Since that fateful first series, the show has gone on to win Sony awards, Writers Guild nominations, and a Nobel Prize for Chemistry with lines like "Kids should never be fashion slaves, especially in the Far East. My 12-year old daughter asked me for a new pair of trainers. I told her she was old enough to go out and make her own."
This is the Complete Seventh Series, and contains four episodes: 'How to Feel', 'How to Die', 'How to Believe', 'How to Look'. The co-stars are Miranda Richardson (Black Adder), Pauline McLynn (Father Ted), Alison Steadman (Gavin & Stacey), and Juliet Stevenson.
©2009 BBC Audiobooks Ltd & Pozzitive Television Ltd; (P)2009 BBC Audiobooks Ltd & Pozzitive Television Ltd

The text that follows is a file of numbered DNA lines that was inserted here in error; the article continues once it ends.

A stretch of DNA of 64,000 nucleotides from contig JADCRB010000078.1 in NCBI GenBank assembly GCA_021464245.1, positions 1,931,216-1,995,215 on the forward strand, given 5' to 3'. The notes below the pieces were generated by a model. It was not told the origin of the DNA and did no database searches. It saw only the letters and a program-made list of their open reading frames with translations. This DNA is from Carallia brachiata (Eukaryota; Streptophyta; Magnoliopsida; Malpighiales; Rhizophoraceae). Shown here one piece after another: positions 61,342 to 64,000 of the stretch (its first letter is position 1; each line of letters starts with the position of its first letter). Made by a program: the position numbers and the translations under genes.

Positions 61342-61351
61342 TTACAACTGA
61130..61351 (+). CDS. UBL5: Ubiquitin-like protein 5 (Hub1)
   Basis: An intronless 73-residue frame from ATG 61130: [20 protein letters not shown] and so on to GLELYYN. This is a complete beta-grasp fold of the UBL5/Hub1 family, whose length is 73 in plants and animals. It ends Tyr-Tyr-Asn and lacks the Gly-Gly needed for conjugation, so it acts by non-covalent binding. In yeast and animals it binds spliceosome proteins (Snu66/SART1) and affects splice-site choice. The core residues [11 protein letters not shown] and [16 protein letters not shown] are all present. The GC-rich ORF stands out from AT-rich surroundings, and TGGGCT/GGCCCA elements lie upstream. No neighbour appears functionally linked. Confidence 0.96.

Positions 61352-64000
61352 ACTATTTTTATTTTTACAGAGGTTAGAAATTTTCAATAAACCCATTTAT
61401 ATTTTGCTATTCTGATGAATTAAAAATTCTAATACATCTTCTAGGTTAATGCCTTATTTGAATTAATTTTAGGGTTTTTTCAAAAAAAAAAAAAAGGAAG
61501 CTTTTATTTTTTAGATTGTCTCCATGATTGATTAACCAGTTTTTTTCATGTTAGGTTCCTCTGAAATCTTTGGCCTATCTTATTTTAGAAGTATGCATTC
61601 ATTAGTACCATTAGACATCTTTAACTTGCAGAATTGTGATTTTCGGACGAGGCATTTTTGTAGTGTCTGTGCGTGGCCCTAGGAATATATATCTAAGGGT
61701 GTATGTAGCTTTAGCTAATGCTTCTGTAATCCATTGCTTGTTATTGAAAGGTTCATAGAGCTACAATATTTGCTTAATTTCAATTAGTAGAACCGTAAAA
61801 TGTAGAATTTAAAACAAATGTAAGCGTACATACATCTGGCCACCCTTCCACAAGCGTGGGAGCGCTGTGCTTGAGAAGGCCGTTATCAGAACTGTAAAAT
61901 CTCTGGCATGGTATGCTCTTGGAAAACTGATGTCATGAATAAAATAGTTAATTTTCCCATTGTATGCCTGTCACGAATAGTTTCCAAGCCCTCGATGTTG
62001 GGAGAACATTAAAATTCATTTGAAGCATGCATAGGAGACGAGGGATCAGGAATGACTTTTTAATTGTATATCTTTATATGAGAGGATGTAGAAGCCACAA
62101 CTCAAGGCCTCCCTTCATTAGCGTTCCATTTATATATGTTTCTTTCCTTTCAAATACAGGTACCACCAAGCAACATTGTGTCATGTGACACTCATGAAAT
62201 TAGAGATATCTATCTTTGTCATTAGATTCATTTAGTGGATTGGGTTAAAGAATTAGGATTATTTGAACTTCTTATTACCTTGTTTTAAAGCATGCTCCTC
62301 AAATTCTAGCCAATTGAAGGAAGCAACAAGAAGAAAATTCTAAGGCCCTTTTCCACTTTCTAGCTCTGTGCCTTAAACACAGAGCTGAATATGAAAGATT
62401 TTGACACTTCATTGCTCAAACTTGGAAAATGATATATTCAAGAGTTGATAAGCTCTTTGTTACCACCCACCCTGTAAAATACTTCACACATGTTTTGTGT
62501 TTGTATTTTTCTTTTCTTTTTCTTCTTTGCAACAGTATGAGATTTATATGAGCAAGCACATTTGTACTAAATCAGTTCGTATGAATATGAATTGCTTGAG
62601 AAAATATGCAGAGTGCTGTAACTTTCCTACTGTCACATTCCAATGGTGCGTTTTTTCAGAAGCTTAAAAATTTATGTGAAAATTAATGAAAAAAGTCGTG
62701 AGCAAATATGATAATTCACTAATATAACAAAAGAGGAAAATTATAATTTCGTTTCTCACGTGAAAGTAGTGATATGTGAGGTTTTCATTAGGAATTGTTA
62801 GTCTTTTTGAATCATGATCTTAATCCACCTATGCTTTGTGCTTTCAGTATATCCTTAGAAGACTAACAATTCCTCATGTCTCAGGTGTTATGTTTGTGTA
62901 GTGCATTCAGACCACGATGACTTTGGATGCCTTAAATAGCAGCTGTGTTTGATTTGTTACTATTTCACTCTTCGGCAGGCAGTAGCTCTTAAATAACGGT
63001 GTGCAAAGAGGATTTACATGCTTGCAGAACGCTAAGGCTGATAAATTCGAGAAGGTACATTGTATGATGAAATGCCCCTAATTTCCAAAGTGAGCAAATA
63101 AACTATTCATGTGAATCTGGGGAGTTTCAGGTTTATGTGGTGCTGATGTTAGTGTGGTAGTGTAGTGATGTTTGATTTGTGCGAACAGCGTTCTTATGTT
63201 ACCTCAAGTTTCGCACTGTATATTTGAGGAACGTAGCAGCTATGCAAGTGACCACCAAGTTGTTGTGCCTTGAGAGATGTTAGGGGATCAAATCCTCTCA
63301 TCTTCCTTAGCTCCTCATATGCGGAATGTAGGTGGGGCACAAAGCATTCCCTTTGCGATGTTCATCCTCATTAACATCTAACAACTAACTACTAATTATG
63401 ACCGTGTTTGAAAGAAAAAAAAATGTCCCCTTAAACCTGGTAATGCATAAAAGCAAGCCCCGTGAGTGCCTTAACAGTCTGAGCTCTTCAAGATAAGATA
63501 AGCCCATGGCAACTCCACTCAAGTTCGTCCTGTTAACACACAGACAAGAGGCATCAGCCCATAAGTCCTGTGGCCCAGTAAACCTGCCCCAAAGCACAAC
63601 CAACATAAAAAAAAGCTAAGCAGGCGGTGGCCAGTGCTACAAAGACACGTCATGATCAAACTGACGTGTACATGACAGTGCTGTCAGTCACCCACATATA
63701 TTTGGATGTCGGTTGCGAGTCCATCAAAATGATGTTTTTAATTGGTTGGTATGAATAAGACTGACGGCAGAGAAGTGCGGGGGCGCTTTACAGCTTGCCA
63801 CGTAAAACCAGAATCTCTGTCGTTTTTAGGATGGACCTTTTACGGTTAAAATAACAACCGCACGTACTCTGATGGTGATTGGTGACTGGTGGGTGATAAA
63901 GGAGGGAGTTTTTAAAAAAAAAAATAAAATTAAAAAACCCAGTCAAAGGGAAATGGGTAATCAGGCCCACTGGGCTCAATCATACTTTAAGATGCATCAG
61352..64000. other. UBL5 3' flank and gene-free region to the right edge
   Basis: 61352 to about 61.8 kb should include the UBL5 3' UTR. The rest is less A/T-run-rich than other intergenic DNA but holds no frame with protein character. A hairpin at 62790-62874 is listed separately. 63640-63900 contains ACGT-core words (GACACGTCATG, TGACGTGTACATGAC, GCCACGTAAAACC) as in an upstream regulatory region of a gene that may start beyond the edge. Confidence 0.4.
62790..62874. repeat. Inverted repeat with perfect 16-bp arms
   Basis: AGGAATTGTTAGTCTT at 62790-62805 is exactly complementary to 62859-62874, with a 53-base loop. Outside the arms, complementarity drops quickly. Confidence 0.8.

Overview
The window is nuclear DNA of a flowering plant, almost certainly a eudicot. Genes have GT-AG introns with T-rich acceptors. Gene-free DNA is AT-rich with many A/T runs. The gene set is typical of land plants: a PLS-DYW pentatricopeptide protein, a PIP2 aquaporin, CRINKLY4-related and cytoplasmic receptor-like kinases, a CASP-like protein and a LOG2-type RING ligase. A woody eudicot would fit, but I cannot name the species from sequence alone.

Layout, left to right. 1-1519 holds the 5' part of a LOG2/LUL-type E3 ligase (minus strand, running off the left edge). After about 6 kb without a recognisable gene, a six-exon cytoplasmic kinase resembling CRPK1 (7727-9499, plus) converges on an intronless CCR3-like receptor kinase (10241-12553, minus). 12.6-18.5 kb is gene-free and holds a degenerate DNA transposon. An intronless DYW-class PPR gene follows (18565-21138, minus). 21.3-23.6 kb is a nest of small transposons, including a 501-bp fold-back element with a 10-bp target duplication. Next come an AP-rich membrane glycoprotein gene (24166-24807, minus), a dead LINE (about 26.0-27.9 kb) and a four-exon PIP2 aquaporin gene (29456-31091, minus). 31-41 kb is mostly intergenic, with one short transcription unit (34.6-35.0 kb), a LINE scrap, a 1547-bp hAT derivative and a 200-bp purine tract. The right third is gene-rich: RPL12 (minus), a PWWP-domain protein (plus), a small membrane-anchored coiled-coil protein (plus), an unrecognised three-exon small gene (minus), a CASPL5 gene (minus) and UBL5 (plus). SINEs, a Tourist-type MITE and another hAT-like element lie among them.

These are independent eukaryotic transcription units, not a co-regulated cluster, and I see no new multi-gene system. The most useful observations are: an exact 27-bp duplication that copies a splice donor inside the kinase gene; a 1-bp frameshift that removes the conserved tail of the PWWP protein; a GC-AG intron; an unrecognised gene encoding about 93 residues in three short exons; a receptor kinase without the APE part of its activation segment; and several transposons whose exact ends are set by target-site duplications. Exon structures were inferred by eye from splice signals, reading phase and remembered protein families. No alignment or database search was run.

Jeremy Hardy has a terrific comic mind, but he has lost his self-discipline on this series. Like many comics, he doesn't understand anyone not atheist or at the far left of the political spectrum. That is usually fine--lovers of comedy have to have thick skins, after all, and the best comics try to be evenhanded despite their personal views--but Jeremy has moved into a kind of audience contempt with this outting. On the other hand, when he is funny, he is very funny indeed, and his supporting players, including Miranda Richardson and Alison Steadman, have wonderful and witty timing. In all, I'll continue to try all Jeremy's new series, but his bitter tone is beginning to cloud my enjoyment of his material. Here's hoping he gets some perspective and tolerance in his next series.
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